The new “God of War” came out Friday on PlayStation 4. The soft reboot of the action series features protagonist Kratos and his son, Atreus, battling creatures from Norse myth. Word-of-mouth is overwhelmingly positive — it’s currently the highest-rated PlayStation 4 exclusive on Metacritic — and when creative director Cory Barlog reads the reviews, he can’t contain himself.
Barlog posted the moment on YouTube Thursday. “Comfort axe” in hand, he initially stalls. “I am very nervous about seeing this,” he said. “It is a long, long, long time coming. Five years of work has gone into this game, so this moment means a lot.”
Once Barlog sees that “God of War” has a Metacritic score of 93 (it’s now up to 95, as of this writing), he breaks down in tears. “[The score] shouldn’t matter, but I’m just so f—ing proud,” he said. “A lot of people put a lot of work and a lot of faith [into the game]. And I’m just so lucky to work with the people that I work with.”
Variety’s own reviewer, Arthur Gies, said while the game has some bumps, Sony Santa Monica “has built something rejuvenated, with a change of scenery and a concept previously foreign to the franchise — a sense of responsibility, both practically and philosophically.”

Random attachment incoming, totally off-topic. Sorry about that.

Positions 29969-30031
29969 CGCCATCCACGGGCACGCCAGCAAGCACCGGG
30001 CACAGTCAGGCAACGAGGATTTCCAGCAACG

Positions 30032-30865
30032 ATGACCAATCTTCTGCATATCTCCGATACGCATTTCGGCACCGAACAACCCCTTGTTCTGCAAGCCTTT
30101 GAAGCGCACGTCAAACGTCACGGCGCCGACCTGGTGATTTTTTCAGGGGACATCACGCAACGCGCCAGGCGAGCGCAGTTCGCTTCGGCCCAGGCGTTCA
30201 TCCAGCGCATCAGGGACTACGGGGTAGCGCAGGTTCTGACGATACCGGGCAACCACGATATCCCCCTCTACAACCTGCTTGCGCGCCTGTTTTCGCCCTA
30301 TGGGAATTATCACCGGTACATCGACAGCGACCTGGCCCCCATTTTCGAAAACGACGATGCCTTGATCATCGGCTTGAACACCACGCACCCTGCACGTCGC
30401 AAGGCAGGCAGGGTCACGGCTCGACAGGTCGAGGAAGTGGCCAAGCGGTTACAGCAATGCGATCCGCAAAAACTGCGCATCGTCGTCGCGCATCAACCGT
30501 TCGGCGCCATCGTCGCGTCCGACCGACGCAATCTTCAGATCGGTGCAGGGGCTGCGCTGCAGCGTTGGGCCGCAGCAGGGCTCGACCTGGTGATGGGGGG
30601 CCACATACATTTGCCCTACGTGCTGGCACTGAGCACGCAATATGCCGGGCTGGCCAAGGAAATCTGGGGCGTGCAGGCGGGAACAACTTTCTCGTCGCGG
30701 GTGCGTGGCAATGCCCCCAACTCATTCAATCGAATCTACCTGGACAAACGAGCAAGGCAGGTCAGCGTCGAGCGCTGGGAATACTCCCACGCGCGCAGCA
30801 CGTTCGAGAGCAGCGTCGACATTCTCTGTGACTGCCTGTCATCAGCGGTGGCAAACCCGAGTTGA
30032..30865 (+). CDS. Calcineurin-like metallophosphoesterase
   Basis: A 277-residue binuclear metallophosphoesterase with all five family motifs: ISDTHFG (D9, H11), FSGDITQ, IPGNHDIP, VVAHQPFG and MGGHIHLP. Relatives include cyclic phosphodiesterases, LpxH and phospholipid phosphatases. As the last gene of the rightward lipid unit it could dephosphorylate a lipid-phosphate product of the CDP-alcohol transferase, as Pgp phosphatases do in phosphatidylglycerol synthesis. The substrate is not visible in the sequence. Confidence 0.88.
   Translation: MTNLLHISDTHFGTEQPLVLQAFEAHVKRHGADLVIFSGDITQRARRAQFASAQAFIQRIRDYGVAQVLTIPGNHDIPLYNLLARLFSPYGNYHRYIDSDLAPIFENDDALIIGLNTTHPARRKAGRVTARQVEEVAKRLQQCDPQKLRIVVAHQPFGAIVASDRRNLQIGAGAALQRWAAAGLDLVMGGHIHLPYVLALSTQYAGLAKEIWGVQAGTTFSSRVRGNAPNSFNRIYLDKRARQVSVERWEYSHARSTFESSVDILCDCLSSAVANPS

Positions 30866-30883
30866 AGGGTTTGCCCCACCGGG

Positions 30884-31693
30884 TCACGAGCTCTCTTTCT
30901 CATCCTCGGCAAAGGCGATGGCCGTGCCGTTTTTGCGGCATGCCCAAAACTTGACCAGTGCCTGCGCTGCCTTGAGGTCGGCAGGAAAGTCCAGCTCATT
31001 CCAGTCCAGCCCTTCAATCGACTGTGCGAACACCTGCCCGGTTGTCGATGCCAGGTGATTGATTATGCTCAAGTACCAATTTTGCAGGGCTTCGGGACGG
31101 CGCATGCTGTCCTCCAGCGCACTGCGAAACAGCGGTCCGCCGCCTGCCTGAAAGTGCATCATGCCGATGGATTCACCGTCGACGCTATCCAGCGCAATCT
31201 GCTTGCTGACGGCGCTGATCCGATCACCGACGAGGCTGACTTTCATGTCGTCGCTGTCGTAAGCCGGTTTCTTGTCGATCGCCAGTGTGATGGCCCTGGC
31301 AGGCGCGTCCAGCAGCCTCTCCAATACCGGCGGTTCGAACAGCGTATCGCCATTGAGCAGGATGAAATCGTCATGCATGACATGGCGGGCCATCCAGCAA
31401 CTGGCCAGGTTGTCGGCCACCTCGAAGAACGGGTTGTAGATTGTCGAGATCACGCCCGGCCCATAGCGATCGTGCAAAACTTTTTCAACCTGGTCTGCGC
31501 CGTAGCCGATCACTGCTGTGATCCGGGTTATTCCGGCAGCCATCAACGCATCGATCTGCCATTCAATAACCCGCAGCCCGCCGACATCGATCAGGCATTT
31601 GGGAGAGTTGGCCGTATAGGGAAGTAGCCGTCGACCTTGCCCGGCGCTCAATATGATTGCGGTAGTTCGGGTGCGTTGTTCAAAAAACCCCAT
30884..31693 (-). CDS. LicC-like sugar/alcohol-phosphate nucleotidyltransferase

“Kratos remains capable of startling violence,” Gies wrote. “But there is a sense that even Sony Santa Monica has recoiled from some of ‘God of War’s’ legacy, and the game is better for it. It is a game that treats its history with respect where appropriate, but without obligation, even in its very concluding moments. This new ‘God of War’ has some rough edges remaining in its transition to something new, but even in its concluding moments, it commits to its vision in a way that few games do — and it’s the first time the series has felt vibrant and important in a decade.”
In the video’s description, Barlog said he debated whether or not to upload the clip. But, he said he wanted his son, Helo, to see it.
“He doesn’t want us to be around when he is sad, opting to run in another room and yell at us if we try to come in,” Barlog wrote. “It has been important to us to let him know that it is OK to be sad, it is OK to cry. There is nothing to hide. I thought I would try to set a good example and show him that papa can cry in front of the world, or at least the 50 people who end up watching this.”
Over 230,000 people have viewed the video so far.